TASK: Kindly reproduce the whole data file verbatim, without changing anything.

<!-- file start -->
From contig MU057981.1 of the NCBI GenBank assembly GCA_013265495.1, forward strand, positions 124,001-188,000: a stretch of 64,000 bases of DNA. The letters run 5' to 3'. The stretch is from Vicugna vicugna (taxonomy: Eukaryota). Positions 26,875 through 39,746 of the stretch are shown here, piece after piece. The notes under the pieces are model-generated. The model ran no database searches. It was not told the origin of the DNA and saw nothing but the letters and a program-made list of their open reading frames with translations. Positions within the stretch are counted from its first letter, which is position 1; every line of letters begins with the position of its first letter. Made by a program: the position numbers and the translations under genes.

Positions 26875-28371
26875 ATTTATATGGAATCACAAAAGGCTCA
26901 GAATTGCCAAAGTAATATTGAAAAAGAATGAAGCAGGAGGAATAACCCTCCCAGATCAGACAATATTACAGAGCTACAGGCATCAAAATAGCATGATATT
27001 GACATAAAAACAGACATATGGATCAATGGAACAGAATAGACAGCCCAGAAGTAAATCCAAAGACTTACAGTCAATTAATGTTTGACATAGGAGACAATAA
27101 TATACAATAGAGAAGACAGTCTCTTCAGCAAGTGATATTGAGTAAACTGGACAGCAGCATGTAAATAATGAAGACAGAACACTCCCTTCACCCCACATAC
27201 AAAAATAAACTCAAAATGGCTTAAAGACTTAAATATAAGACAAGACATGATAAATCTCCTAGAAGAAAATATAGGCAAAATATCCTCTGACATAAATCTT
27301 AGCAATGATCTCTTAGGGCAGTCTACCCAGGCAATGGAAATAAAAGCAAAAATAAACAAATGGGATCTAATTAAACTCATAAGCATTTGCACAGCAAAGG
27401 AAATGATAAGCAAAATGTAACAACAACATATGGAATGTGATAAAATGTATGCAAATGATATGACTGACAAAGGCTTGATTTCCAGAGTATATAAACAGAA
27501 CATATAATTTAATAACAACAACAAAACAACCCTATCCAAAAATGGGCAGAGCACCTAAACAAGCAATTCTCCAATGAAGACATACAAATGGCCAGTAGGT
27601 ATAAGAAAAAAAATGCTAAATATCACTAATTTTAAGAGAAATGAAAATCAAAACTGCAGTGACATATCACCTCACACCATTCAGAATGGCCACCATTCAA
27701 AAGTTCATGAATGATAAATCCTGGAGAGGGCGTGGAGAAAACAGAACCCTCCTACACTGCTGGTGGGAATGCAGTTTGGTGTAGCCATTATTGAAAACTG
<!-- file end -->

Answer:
From contig MU057981.1 of the NCBI GenBank assembly GCA_013265495.1, forward strand, positions 124,001-188,000: a stretch of 64,000 bases of DNA. The letters run 5' to 3'. The stretch is from Vicugna vicugna (taxonomy: Eukaryota). Positions 26,875 through 39,746 of the stretch are shown here, piece after piece. The notes under the pieces are model-generated. The model ran no database searches. It was not told the origin of the DNA and saw nothing but the letters and a program-made list of their open reading frames with translations. Positions within the stretch are counted from its first letter, which is position 1; every line of letters begins with the position of its first letter. Made by a program: the position numbers and the translations under genes.

Positions 26875-28371
26875 ATTTATATGGAATCACAAAAGGCTCA
26901 GAATTGCCAAAGTAATATTGAAAAAGAATGAAGCAGGAGGAATAACCCTCCCAGATCAGACAATATTACAGAGCTACAGGCATCAAAATAGCATGATATT
27001 GACATAAAAACAGACATATGGATCAATGGAACAGAATAGACAGCCCAGAAGTAAATCCAAAGACTTACAGTCAATTAATGTTTGACATAGGAGACAATAA
27101 TATACAATAGAGAAGACAGTCTCTTCAGCAAGTGATATTGAGTAAACTGGACAGCAGCATGTAAATAATGAAGACAGAACACTCCCTTCACCCCACATAC
27201 AAAAATAAACTCAAAATGGCTTAAAGACTTAAATATAAGACAAGACATGATAAATCTCCTAGAAGAAAATATAGGCAAAATATCCTCTGACATAAATCTT
27301 AGCAATGATCTCTTAGGGCAGTCTACCCAGGCAATGGAAATAAAAGCAAAAATAAACAAATGGGATCTAATTAAACTCATAAGCATTTGCACAGCAAAGG
27401 AAATGATAAGCAAAATGTAACAACAACATATGGAATGTGATAAAATGTATGCAAATGATATGACTGACAAAGGCTTGATTTCCAGAGTATATAAACAGAA
27501 CATATAATTTAATAACAACAACAAAACAACCCTATCCAAAAATGGGCAGAGCACCTAAACAAGCAATTCTCCAATGAAGACATACAAATGGCCAGTAGGT
27601 ATAAGAAAAAAAATGCTAAATATCACTAATTTTAAGAGAAATGAAAATCAAAACTGCAGTGACATATCACCTCACACCATTCAGAATGGCCACCATTCAA
27701 AAGTTCATGAATGATAAATCCTGGAGAGGGCGTGGAGAAAACAGAACCCTCCTACACTGCTGGTGGGAATGCAGTTTGGTGTAGCCATTATTGAAAACTG